Men outnumbered women by almost two to one in 2021 Hollywood films and outnumbered women in 85% of all films released that year, a San Diego State University researcher said in an annual report Tuesday.
Martha Lauzen, founder and executive director of the Center for the Study of Women in Television and Film at SDSU, found that even a pandemic year was not enough to break trends in a male-dominated film industry. Her report, “It’s a Man’s (Celluloid) World,” says just 31% of films released in 2021 featured a sole female protagonist. Female characters accounted for 35% of major characters, down 3% from 2020 and 2% from 2019.
“Despite the major disruptions in the film business over the last couple of years, on-screen gender ratios have remained relatively stable,” Lauzen said. “Last year audiences saw almost two male characters for every female character, and although women protagonists led some of the most high- profile films including “Spencer,” “Being the Ricardos,” and “The Eyes of Tammy Faye,” women comprised slightly less than one third of sole protagonists last year.
Females comprised 34% of all speaking characters, down 2% from 2020 but even with 2019.
Only 7% of films had more female than male characters, and 8% of films featured equal numbers of female and male characters.
Regarding race and ethnicity, Black females comprised 16.4% of all major female characters in 2021, up from 13.2% in 2020. The percentage of major Latina characters more than doubled, rising from 5.7% in 2020 to 12.8% in 2021. The percentage of major Asian and Asian American females increased from 5.7% in 2020 to 10% in 2021.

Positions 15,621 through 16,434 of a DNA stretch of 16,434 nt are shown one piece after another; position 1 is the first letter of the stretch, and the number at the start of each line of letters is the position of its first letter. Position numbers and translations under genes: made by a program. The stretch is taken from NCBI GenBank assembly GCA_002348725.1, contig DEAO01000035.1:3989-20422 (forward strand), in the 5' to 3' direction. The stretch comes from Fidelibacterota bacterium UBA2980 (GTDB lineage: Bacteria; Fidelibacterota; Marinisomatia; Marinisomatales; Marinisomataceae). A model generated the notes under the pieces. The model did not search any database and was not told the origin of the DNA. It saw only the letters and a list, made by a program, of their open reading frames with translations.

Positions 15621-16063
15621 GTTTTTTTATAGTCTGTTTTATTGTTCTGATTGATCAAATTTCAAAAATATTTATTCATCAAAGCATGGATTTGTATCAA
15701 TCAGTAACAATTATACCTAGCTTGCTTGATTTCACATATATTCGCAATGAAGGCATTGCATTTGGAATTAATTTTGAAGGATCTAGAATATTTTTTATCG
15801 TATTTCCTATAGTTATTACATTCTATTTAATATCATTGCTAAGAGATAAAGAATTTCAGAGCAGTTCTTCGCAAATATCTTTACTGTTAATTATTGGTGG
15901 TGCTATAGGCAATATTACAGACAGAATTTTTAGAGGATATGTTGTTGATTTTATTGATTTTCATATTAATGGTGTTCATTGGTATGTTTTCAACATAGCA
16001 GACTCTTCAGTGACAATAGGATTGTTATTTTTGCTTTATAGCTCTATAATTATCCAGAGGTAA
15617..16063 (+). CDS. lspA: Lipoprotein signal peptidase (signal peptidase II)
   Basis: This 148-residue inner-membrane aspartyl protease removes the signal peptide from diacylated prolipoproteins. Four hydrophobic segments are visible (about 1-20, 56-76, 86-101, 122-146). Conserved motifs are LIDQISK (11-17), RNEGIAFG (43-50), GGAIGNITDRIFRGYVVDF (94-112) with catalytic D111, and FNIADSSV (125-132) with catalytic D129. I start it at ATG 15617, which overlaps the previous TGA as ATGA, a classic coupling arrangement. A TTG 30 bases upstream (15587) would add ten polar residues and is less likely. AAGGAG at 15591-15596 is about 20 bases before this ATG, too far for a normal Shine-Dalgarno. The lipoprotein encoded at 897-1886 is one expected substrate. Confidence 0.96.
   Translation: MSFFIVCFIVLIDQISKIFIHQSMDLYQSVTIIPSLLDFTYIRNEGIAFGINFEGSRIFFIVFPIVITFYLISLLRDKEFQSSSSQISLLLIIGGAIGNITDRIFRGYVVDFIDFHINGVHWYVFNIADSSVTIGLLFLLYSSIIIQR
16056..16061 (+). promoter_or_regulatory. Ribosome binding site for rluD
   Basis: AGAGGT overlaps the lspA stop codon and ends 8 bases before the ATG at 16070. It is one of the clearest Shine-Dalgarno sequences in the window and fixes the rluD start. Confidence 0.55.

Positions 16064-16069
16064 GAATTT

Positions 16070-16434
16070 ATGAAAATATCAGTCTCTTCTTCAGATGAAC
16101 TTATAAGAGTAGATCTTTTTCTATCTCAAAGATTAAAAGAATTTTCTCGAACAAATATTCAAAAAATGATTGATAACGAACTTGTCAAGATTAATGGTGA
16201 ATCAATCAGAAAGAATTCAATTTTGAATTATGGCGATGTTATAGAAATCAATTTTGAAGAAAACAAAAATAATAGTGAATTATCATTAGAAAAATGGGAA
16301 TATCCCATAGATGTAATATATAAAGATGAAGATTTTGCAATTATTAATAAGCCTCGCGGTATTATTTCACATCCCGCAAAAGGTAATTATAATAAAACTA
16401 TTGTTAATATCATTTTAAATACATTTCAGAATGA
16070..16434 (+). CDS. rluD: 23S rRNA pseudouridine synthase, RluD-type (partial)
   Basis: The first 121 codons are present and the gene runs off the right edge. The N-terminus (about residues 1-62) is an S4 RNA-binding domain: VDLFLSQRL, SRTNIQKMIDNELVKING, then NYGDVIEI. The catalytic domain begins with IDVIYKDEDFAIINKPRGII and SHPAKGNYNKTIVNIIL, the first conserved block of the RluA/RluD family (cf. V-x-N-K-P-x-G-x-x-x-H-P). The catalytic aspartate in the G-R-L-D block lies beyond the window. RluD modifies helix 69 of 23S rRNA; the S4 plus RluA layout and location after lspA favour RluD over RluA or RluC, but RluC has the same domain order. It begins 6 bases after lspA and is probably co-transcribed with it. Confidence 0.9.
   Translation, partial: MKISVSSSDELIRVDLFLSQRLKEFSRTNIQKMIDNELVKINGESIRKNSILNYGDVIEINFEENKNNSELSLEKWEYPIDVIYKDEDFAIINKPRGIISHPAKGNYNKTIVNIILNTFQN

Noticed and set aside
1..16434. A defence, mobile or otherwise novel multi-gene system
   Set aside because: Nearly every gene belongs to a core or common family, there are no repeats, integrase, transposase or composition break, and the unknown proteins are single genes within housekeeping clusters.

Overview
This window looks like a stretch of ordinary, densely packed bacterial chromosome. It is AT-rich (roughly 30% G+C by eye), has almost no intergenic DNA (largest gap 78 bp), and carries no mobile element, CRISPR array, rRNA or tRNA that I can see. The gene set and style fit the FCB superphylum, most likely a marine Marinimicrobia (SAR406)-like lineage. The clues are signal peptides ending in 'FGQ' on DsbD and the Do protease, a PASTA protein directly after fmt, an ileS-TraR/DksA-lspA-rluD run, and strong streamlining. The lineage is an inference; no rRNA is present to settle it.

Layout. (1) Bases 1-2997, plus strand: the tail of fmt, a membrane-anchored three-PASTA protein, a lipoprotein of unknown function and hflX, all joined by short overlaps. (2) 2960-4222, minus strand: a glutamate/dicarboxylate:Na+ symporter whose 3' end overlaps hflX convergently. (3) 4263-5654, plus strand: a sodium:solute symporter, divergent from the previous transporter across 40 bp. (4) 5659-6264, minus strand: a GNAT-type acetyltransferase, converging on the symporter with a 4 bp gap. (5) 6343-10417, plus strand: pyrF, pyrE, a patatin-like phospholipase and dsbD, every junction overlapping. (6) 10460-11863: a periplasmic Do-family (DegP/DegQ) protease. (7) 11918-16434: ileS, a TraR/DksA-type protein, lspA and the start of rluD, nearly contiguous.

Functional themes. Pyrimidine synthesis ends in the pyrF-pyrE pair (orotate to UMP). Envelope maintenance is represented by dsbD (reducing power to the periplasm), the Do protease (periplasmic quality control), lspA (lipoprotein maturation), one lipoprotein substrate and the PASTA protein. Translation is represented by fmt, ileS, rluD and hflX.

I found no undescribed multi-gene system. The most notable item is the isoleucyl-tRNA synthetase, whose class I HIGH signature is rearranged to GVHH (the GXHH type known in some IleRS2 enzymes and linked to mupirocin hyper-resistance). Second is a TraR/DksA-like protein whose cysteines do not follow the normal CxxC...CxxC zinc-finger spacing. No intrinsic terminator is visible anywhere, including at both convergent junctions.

However, Lauzen said, when films centered on Latina and Latino characters — including “Encanto,” “In the Heights,” “West Side Story,” “Spirit Untamed,” and “Cry Macho” — were excluded from the analysis, the percentage of Latinas in major roles fell from 12.8% to 5.3%, slightly below the 5.7% achieved in 2020.
Similarly, when films centered on Asians and Asian American characters — including “Shang-Chi and the Legend of the Ten Rings,” “Mortal Kombat,” “Minari,” and “Raya and the Last Dragon” — were excluded from the analysis, the percentage of Asian and Asian American females in major roles declined from 10% to 6.7%, slightly above the 5.7% achieved in 2020.
“These findings suggest that the increase sin Latinas and Asian and Asian American females in major roles are largely due to their presence in a handful of films, rather than their integration in a wide variety of films,” Lauzen said.
In 2021, female characters were younger than their male counterparts, and more likely to have a known marital status, she said. Male characters were more likely than females to have an identifiable occupation. Girls and women were more likely to have personal life-related roles and goals, whereas boys and men were more likely to have work-related roles, as well as anti-social goals, such as violence and crime.
Overall, the project has considered the representation of over 25,000 characters appearing in more than 1,100 films released between 2002 and 2021.
Lauzen has conducted research on the representation and employment of women on screen and behind the scenes in film and television for two decades.
–City News Service, Inc.